September 27, 2017
Community Protests Tampur Hydroelectric Power Plant in the Leuser Ecosystem
The government of Aceh is planning to construct a hydroelectric power plant in the Leuser Ecosystem, within a designated protected forest area, precisely in Tampur, Gayo Lues Regency. The hydroelectric power plant is planned to be built with a 173.5 meter dam and a 697.4 million cubic meter reservoir, to produce 428 megawatts of power. The reservoir area is estimated to cover 4,000 hectares with a 275 KVA high-voltage air transmission network.
It is estimated that more than 4,000 hectares of Leuser forest will be turned into lakes and that dozens of families living in Lesten, Gayo Lues District will need to be relocated. The Aceh Environmental Impact Analysis Commission (AMDAL) has approved the project through a court hearing held on December 28, 2016. Aceh AMDAL said the Tampur hydroelectric development plan would be acceptable and environmentally feasible if the feedback of the AMDAL technical team commission members was incorporated.
The village of Lesten will be displaced and flooded if the 173.5m mega-hydro dam is to go forward. Photo credit: Shayne McGrath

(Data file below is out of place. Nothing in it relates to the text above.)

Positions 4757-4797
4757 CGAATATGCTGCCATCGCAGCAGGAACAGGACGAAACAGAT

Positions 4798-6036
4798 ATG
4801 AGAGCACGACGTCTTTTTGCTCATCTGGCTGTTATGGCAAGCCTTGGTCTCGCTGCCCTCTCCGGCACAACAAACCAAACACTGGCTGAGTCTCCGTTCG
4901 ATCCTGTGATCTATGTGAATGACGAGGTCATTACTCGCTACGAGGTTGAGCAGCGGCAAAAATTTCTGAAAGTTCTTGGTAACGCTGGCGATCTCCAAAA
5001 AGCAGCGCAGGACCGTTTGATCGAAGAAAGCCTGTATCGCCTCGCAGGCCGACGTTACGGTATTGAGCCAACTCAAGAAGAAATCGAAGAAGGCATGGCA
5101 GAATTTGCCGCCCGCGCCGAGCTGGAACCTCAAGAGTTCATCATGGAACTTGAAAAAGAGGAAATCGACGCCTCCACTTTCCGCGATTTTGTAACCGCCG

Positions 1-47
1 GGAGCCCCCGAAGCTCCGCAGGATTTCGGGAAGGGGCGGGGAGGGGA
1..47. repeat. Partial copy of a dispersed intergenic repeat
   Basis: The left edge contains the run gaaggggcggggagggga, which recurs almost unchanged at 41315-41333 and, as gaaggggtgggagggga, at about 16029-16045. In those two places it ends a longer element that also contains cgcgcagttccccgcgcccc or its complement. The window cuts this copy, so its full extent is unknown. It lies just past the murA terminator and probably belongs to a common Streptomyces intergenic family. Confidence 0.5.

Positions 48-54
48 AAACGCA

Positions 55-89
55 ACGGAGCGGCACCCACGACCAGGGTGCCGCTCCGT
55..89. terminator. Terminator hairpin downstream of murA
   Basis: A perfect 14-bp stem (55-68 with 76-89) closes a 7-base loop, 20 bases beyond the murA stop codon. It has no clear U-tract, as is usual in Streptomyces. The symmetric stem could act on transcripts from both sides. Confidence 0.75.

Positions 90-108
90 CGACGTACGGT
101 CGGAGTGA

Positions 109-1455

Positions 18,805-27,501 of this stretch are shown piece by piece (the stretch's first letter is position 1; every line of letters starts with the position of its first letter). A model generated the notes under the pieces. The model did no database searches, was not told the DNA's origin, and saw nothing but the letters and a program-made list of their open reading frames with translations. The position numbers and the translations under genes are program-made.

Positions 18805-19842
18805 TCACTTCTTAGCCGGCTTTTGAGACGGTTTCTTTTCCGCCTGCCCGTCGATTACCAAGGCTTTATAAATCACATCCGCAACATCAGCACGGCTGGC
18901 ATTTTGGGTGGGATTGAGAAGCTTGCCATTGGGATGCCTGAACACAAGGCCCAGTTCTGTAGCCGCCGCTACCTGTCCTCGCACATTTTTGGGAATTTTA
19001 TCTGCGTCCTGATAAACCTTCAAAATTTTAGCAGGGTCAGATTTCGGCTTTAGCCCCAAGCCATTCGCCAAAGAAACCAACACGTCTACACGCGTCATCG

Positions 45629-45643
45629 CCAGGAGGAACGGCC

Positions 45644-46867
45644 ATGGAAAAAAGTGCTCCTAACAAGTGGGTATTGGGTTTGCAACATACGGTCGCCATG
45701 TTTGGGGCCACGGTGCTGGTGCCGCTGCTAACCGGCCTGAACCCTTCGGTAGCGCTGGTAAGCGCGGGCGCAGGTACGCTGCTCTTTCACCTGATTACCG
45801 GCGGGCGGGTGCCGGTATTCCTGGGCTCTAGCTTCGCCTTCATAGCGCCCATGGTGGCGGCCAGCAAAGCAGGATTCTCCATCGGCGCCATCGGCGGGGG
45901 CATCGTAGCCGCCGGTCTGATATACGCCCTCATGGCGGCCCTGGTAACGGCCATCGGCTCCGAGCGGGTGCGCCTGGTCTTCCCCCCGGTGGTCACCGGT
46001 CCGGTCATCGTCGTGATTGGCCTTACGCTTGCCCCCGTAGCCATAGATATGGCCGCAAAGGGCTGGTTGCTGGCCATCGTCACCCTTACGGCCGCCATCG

The Gayo Lues Regency community, who are members of Harimau Pining Forest and River Guard Forum, have protested this planned project. Community members want any kind of destructive activity in the Leuser Ecosystem to be stopped, including the hydroelectric power plant. The area where the project is proposed is rich in biodiversity and other community assets, such as fisheries in the rivers that run from Pining to Lesten.
Pining village, 16 km upstream from the proposed dam location, is reliant on the Lesten river. Village members are dedicated to protecting the rivers and forests of the Leuser Ecosystem. Photo credit: Shayne McGrath
This hydroelectric project will threaten the health of the community who has relied on fresh water from the Tamiang river that flows from the Leuser Ecosystem into the Malacca Strait for generations. This river is an important source of the community’s livelihood. They rely on it and the surrounding forests in the Tampur area to find fish and non-timber forest products such as rattan and honey.
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